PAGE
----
Unless you are trading, you should not expect a positive return during a bear market.
At the same time, if you are unwilling to invest, because you don't think you can make a return in the short-term or would end up losing more money (probably true), then you are also saying no to investing when prices are low.
Markets may go even lower so why not stay on the sideline for now?
Many people agree we should invest but also feel prices are not low enough to justify entry. These investors may only start investing once the Straits Times Index (STI) goes below 2,000.
At this point, it's possible (even likely) that the STI may dip below 2,000, so perhaps it's worth waiting on the sideline.
But consider this from another perspective. What if this never happens?
Perhaps the virus stabilises in the next few weeks (we hope!), and the market declines to 2,001, hover around the 2,100 to 2,200 range for a few months before it starts climbing again slowly.
Would that mean we end up never investing when markets are low because the STI never went below the 2,000 points level we hoped for?
Or would we only start investing once market prices are higher? If that's the case, then we end up taking the highs and lows of the market performance, while only paying prices when it's higher.
Expect what is low today to go even lower tomorrowPHOTO: Unsplash
Alternatively, we may see the STI go below 2,000. At that point in time, some investors would hit their target price and start investing.
However, it's also worth asking why these investors are not waiting until prices are below 1,500, or even 1,000?
You see, when you choose to invest only if prices drop below a certain level, you are essentially timing the market.
It's difficult, even for experts and professional investors, to time the market accurately such that they can only buy at the bottom.
Statistically, a small percentage of us will be right in timing the market, but most of us won't be.
So, it means we 1) either invest with the expectations that prices will go lower or 2) end up not investing at all.
You should be cautious about dead cat bounce if you are timing the market. In almost all market crashes, there will be multiple occasions where prices recover for a short period before falling again.
So, trying to time the bottom is dangerous, because chances are, you will end up investing at the wrong time anyway.
What should new investors do?
Bear markets occurs typically because people are 1) selling their stocks in a panic, 2) holding off their investments in anticipation that prices will go down further or 3) unable to invest because they don't have a job or have spent all their money on groceries.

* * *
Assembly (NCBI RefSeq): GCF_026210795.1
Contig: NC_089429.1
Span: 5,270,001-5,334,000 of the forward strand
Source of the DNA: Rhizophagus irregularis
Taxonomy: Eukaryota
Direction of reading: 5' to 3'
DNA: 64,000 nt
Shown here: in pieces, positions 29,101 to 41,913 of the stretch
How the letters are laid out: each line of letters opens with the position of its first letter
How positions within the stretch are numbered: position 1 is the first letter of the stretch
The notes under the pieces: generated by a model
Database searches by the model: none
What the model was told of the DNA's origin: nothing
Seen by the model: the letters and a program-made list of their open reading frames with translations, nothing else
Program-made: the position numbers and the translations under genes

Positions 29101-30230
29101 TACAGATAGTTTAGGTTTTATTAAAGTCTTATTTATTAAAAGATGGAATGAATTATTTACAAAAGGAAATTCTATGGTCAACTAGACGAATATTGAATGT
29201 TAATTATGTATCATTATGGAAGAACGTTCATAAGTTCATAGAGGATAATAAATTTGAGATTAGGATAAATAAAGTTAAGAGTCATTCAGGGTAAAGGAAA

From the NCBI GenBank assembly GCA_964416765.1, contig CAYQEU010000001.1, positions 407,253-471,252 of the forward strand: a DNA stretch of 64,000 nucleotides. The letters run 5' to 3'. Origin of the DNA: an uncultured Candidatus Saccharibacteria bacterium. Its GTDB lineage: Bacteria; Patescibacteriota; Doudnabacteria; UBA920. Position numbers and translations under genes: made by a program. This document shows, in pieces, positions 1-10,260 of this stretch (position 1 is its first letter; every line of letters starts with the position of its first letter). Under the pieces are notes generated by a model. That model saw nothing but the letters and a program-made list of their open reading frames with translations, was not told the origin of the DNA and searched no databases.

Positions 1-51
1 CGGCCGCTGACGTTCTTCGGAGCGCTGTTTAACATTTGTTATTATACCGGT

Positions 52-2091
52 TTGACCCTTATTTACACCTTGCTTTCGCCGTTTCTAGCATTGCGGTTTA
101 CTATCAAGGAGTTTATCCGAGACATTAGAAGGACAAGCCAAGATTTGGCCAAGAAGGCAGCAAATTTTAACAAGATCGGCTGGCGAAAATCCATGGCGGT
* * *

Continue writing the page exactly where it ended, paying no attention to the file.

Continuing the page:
A bear market is a great time to start your investing journey because you are generally starting at a lower price. However, there is a tradeoff. In your first year of investing, you are likely to see your investment portfolio in the red.
So, if you are looking to invest at the bottom, expecting that your portfolio will turn green after just 1-2 months, you are likely to end up disappointed.
The safer thing to do is simply start investing slowly, with money that you can afford to lose or at least not touch for the next ten years.
If you are greedy and invest quickly, you run the risk that markets will continue declining after you have entered the market.
At the same time, if you choose not to invest expecting that markets will continue to decline, you may end up missing a great opportunity to start accumulating stocks at a period where it's heavily discounted.
Word of caution: Have a diversified portfolio because not everyone will recover From Covid-19
Just because you intend to invest during this period doesn't mean you can punt on stocks that have lost a large percentage of their value in the hopes that you will make a killing if they recover from the crisis.
Similar to the real health danger brought by Covid-19, not everyone will recover completely. Strong companies and markets may face short-term challenges but are likely to eventually recover and may even come out stronger than before.
At the same time, weaker companies may never improve, and some may also disappear.
So beyond just when and how much you want to invest, choose carefully what you want to invest in.
For the latest updates on the coronavirus, visit here.
This article was first published in Dollars and Sense.